More than 10,000 individuals and 50 organizations have signed a petition asking Governor Cooper to revoke the world’s largest wood pellet manufacturer’s flawed air quality permit in Richmond County. At […]
Yesterday, the Senate unveiled a revised version of the Better Care Reconciliation Act. According to a report from our friends at the North Carolina Justice Center the changes, and their […]
“Biomass” may sound like a clean idea, but it actually means cutting down and turning trees into fuel pellets to be burned for energy — creating more carbon pollution than […]
Presented with a new state budget that, whatever its occasional virtues, is mainly about easing tax burdens on the well-off while grinding opponents of legislative Republicans into the dirt, Democratic […]
Late yesterday afternoon the Congressional Budget Office released their score of the Senate’s proposed health care plan and the numbers are extremely troubling. As our friends at the North Carolina […]
Members of the United States Senate have released their proposed health care plan, all 142 pages of the “Better Care Reconciliation Act of 2017” developed in secrecy, with a score […]
By now the strategy is familiar – the strategy used by the N.C. General Assembly’s Republican chiefs to try to make a fundamentally flawed state budget appear, well, not that […]
For more than two decades, the NC Council of Churches has called for access to health care for all. The score from the Congressional Budget Office makes it undeniably clear […]
Plenty of analysis is already happening around the 2018 budget proposal out of the White House. The Washington Post provides two helpful graphics here and here. More is being written […]
So, the question as always comes down to one of vision. The elected chieftains who decide how much money North Carolina’s state government will spend, what it will be spent […]
By George Reed, Retired Executive Director [The deadlines for the introduction of most new bills have now passed, and we are in Crossover Week. By the end of the week, […]
By George Reed, Retired Executive Director [For the latest committee referrals and re-referrals, go to the General Assembly website www.ncleg.net. There you can also find the texts of bills, procedural […]
By George Reed, Retired Executive Director Newly Introduced Bills BUDGET AND TAXES H 540, Teachers & State Employees Pay Raise, would give annual raises of $2,400 to teachers and other […]
North Carolina’s failure under Republican leadership to improve low-income residents’ access to health care via the Medicaid program has been like a persistent, throbbing pain in the state’s civic and […]
By George Reed, Retired Executive Director Bills are being introduced at a rapid pace as the Senate’s deadline for new bills has passed and the House’s deadline on non-money approaches. […]
Every state legislator should be required to listen to the stories shared at a press conference organized this week by North Carolina advocates for health care. Anyone opposed to Medicaid […]
Thank you for every call, email, and letter to Congressional leaders that led to today’s decision to pull the American Health Care Act without a vote. Those committed to a […]
The budget blueprint for 2018 released by President Trump on Thursday cuts a wide swath through programs that serve women, people of color, those of low income (for poor women […]
By George Reed, Retired Executive Director Newly Introduced Bills CRIMINAL AND JUVENILE JUSTICE H 233, Ban the Box, would govern how state and local governments could use criminal histories in […]
Around the release of the alt-health plan currently making its way through Congress, several elected leaders have gone where elected leaders sometimes go – blaming the poor for being poor. […]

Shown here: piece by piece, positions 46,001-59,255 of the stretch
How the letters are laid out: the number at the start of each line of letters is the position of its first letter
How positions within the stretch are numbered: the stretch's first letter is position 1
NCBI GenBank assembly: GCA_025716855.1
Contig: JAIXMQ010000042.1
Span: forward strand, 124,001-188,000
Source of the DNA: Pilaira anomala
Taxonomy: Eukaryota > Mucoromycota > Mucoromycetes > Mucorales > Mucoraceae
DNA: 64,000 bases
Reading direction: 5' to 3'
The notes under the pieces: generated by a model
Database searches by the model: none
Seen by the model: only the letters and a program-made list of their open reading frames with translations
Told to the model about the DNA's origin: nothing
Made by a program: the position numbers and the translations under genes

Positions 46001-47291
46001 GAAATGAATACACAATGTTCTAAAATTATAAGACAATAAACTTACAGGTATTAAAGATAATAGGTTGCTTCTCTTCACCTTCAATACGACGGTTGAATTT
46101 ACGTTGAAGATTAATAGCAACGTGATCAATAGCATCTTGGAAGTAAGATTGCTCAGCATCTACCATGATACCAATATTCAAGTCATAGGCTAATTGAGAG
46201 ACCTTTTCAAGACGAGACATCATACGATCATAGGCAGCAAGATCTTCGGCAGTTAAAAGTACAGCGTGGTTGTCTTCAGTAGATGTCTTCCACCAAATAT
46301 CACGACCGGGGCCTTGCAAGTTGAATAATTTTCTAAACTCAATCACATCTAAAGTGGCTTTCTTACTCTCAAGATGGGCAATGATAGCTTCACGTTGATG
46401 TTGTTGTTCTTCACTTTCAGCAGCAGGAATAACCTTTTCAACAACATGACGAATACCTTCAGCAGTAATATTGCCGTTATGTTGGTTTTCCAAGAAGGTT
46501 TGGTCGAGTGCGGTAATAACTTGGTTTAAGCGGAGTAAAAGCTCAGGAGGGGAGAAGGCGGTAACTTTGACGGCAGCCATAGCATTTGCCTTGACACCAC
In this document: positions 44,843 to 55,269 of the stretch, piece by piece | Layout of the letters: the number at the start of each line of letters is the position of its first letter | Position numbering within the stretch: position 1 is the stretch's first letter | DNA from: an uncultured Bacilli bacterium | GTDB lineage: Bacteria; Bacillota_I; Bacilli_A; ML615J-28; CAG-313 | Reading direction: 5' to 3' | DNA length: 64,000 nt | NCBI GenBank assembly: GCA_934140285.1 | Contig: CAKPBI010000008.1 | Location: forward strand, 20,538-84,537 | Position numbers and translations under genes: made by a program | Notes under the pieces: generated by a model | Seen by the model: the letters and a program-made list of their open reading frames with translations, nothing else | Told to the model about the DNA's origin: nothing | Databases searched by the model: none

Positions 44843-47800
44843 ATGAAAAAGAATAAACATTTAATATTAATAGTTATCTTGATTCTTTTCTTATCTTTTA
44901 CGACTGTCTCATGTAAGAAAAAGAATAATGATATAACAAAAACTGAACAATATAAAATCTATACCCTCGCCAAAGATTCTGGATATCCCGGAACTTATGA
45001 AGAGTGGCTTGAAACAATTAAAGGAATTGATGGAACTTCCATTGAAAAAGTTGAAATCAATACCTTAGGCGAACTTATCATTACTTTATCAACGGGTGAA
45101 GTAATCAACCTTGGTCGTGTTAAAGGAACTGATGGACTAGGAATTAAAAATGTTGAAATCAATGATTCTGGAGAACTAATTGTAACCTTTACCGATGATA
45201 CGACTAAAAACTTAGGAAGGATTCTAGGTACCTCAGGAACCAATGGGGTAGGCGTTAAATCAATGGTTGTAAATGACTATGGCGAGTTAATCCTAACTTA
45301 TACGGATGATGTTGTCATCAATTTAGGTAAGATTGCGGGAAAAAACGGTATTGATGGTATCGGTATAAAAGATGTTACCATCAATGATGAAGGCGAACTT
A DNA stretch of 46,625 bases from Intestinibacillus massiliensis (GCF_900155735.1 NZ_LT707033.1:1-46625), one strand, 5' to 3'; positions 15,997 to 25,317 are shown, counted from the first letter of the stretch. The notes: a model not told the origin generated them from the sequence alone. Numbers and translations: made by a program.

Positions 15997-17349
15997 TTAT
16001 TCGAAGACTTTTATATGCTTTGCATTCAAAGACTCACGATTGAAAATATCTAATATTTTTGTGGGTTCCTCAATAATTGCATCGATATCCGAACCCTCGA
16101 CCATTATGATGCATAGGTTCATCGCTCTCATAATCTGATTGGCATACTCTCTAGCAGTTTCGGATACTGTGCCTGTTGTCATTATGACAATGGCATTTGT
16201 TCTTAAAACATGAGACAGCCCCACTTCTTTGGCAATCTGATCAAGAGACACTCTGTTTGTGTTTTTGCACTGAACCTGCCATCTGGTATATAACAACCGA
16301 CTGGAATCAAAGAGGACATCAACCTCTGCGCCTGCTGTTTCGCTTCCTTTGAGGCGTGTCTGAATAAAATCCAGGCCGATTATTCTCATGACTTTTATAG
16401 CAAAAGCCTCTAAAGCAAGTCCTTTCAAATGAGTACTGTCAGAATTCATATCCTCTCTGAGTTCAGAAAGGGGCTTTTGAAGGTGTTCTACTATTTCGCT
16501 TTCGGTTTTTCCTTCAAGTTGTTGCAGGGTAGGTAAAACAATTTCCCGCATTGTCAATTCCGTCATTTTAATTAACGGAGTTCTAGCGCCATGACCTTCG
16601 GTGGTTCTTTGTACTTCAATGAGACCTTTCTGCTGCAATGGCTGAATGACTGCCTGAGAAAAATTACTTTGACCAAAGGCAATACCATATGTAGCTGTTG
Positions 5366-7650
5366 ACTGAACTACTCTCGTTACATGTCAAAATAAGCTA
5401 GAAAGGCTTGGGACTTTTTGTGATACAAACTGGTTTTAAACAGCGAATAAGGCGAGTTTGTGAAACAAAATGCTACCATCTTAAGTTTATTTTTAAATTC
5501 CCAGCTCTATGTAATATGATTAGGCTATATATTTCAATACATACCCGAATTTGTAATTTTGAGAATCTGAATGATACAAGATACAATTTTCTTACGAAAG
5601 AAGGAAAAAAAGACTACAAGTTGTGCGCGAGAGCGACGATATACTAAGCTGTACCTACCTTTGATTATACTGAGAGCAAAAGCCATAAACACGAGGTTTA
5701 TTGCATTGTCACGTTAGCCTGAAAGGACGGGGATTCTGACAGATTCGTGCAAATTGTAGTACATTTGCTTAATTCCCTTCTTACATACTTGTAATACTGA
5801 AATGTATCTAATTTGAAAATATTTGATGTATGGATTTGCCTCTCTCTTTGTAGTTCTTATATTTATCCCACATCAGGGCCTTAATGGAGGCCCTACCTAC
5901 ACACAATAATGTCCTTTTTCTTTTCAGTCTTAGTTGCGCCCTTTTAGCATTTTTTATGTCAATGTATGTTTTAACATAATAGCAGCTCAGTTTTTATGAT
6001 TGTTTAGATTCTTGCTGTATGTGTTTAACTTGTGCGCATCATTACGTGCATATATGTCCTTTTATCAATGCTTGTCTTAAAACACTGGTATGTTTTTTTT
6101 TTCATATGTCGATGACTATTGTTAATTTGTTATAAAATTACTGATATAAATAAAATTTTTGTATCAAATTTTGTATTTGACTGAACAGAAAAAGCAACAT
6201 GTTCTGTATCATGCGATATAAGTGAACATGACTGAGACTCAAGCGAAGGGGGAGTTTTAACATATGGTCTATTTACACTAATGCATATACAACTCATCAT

Despite evidence that the Affordable Care Act is more popular and more needed than ever, some Republicans in Congress have proceeded with partisan plans to repeal Obamacare while dismantling Medicaid […]
The political situation at the national level has occupied the time and attention of many faithful progressives. Each day has brought with it more reasons to be concerned for our […]
Our friend Rob Schofield over at Policy Watch wrote a column on Tuesday that was as vitally important in its truth-telling as it was hard to read for the future […]
At another time in my life, I would not have spent most of Saturday occupying my tiny square of personal space in the heart of Washington DC, literally shoulder to […]
Groups at the state and national level continue to mobilize around concerns about President-Elect Donald Trump’s stated policy objectives and choices for cabinet posts. The NC NAACP, Interfaith Power & […]
Looking ahead to 2017, there is much more work for the Council to do than we ever imagined. Please join us. Your financial support helps us continue what began in […]
We are living in unsettling times. Progress we once thought inviolable now feels threatened. One constant is the NC Council of Churches and our commitment to a more just, united, […]
Why are health care premiums steadily going up? Gallup polls at the end of 2015 found that 74% of Americans say the amount they pay in premiums had gone up […]
Registration for 2016 Critical Issues Seminar workshops is now available online. If you have not yet registered, please use the form below to do so and include your selection for […]
Health Care for All NC and the NC Council of Churches have received a grant from the Kate B. Reynolds Charitable Trust. The $25,000 grant from the Trust will allow […]
The proverbial elephant labored and, against all hopeful expectations, brought forth a mouse. The “elephants” who run the Republican-controlled General Assembly labored and now have brought forth, if not a […]
A recent article in Raleigh’s News and Observer focused on the F-35 jet. The American Friends Service Committee calls this weapon system the “plane that ate the budget” and puts […]
The North Carolina Council of Churches celebrates today’s Supreme Court decision upholding the Affordable Care Act. For decades, the Council has supported universal health care, and while the current version […]
The Council of Churches’ Legislative Seminar – its top-profile public event of the year – is meant to inform, and it’s meant to inspire. We’re not too bashful to say […]
The mission of the NC Council of Churches extends into many areas that highlight the links between faith and public policies. And of the various events and activities sponsored by […]